from the inspector a certificate apElectric appliances are becoming proving the wiring of such building. more in use each day. The old meth
It shall be unlawful for any person, ods are giving way to the new. firm, or corporation engaged in the These appliances are used for iron- business of selling electricity to furing, cooking, washing, heating, etc. nish any electric current for use for The North and South Carolina Pub- illuminating purposes in any buildlic Utility Information Bureau ing or buildings of any person, firm, states that there are now some fifty- or corporation, unless the said buildtwo electric appliances that can be ing or buildings have been first inused in the home and elsewhere, spected by the inspector of buildings such as electric ranges, bake ovens, and a certificate given as above prosewing machine motors, washing vided. The fee that shall be allowed machines, churns, disk stoves, dish said inspector of buildings for the washers, fireless cookers, fans, work of such inspection of electrical grills, ironing machines, etc. Many wiring shall be one dollar for each new uses will yet be discovered. building inspected, to be paid by the These appliances can be purchased person applying for the inspection." at all the leading electric power Consol. Stat. § 2764, provides for stores. These appliances have been quarterly inspection of buildings in of great benefit and use, and saving the fire limits. Consol. Stat. $ 2765, of time and money, to the women in provides for annual inspection of all the home and in other places. Elec- buildings in corporate limits. Contricity is recognized as an invisible sol. Stat. $ 2766, provides for record force, subtle, with dangerous char- of inspection. acteristics. It is important to en- The state has an electrical inspeccourage the use of the electric ap- tor. The cities of the state have pliances, but it is necessary that city electricians, and ordinances rethis invisible and subtle force shall quiring persons to be examined and be carefully guarded. With this licensed touching their electrical knowledge of danger, the National knowledge and ability before they Fire Protection Association, in 1923, can follow this calling. These elecrecommended a “national electric tric ordinances in sundry and divers code,” known as “Regulations of the ways make regulations for safety.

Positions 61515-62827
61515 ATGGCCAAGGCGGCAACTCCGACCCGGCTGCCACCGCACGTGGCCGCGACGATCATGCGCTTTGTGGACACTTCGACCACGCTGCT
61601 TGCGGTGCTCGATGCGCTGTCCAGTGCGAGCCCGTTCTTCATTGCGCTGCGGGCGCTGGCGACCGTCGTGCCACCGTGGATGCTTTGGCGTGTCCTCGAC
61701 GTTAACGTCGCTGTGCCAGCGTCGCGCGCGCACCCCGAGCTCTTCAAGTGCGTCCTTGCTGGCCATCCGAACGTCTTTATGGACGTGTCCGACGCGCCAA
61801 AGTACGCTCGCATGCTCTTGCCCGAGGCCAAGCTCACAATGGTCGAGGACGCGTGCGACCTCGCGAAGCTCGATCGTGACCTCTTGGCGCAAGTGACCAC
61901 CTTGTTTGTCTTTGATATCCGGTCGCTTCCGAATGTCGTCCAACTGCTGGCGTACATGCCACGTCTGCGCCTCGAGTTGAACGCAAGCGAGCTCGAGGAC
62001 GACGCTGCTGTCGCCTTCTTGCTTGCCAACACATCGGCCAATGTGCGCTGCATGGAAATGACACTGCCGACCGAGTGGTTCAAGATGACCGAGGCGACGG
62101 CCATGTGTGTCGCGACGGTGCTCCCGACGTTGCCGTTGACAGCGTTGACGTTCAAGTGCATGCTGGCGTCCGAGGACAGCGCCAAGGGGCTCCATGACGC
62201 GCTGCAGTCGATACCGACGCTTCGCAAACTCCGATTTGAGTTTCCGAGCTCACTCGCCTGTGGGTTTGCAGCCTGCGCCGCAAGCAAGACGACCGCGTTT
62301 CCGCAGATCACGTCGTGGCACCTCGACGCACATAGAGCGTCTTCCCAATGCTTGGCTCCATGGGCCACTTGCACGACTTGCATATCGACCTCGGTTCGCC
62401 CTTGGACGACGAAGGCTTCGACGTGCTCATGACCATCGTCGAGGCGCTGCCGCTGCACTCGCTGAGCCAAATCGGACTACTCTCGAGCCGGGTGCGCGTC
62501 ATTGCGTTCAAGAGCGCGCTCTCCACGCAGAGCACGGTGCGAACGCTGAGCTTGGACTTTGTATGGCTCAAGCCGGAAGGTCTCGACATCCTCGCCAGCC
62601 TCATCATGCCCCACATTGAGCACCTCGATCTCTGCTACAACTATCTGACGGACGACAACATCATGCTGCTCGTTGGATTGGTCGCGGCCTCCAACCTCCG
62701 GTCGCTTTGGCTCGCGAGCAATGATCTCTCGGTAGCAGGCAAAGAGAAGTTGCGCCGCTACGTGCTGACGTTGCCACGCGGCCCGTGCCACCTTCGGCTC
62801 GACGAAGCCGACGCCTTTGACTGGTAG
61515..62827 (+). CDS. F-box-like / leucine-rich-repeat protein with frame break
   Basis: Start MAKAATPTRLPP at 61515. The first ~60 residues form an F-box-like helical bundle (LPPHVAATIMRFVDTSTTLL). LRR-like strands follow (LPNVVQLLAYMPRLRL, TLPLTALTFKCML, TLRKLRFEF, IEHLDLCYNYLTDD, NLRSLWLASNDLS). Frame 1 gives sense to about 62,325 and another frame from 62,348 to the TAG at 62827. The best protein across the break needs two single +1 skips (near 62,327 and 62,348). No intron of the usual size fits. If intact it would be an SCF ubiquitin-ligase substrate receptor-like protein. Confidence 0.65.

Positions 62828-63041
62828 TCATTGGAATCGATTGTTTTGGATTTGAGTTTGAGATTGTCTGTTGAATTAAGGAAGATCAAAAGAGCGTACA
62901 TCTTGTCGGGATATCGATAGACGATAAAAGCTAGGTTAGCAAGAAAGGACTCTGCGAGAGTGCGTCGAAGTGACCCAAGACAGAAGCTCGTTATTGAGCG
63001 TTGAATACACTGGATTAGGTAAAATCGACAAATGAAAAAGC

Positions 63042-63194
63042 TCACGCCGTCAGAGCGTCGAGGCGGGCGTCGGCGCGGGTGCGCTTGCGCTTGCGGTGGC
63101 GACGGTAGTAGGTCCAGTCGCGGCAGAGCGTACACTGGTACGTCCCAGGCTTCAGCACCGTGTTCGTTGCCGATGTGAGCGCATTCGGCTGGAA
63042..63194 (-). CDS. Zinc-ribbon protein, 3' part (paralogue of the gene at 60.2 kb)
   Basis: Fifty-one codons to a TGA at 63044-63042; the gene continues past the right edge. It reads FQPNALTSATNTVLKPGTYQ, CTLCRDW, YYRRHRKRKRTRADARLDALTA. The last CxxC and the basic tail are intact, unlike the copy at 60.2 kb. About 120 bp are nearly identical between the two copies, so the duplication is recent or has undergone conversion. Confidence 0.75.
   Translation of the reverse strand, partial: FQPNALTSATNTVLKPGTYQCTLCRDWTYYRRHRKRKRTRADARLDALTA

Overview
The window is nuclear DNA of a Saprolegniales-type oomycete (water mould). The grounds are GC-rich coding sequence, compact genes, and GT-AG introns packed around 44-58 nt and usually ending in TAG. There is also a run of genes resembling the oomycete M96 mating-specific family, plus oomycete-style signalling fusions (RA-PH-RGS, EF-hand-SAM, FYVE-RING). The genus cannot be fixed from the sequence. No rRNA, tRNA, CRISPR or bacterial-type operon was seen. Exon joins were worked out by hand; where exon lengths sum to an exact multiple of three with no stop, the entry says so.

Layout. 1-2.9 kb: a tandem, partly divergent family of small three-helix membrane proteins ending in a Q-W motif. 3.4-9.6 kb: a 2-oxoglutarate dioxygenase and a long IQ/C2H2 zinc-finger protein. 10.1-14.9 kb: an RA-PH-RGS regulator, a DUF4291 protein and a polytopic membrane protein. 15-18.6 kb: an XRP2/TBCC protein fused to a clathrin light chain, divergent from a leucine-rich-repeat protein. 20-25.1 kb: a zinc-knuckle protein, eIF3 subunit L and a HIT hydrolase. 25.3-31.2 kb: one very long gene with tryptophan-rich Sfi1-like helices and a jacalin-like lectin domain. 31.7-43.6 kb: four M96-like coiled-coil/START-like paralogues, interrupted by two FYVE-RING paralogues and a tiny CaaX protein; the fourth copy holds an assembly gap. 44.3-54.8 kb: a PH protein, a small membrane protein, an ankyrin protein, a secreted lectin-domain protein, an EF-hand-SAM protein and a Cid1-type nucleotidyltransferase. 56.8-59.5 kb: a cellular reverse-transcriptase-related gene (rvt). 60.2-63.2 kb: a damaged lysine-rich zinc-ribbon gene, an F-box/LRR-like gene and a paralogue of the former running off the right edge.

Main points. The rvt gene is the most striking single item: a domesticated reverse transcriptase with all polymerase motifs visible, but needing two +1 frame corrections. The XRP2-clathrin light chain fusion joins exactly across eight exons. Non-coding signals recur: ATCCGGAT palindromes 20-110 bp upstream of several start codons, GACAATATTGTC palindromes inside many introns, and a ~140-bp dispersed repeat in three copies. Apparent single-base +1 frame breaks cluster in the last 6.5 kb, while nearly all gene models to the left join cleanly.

(187 N. C. 832, 123 8. E. 92.) The Southern Public Utilities Com sistent with the practical operation pany, under the authority given it, of its plant. So it is something produces and sells electricity as a more, under the law, as the court commercial product. Being engaged understands it, than ordinary care; in the manufacture and handling of it is the highest care." so dangerous a commodity as elec- Hoke, J., in the Turner Case, sutricity, it is important that the pub- pra, at page 137, said: "The prelic which buys and uses this com- siding judge charged the jury that modity know and have confidence if the injuries resulted by reason of that in the distribution of this in- defective apparatus or appliances visible and subtle power, in the existent within the building, they home and elsewhere, the supply will would render their verdict for debe safe and convenient in form for fendants, and in effect excluded domestic and other purposes, and from the consideration of the jury that every reasonable safeguard will any and all imputation of wrong exElectricity
be provided against cept that which might arise by readegree of care danger. In the dis- son of an excess of voltage trans
tribution it must be mitted into the building over the held to the highest degree of care. wires of defendants and by reason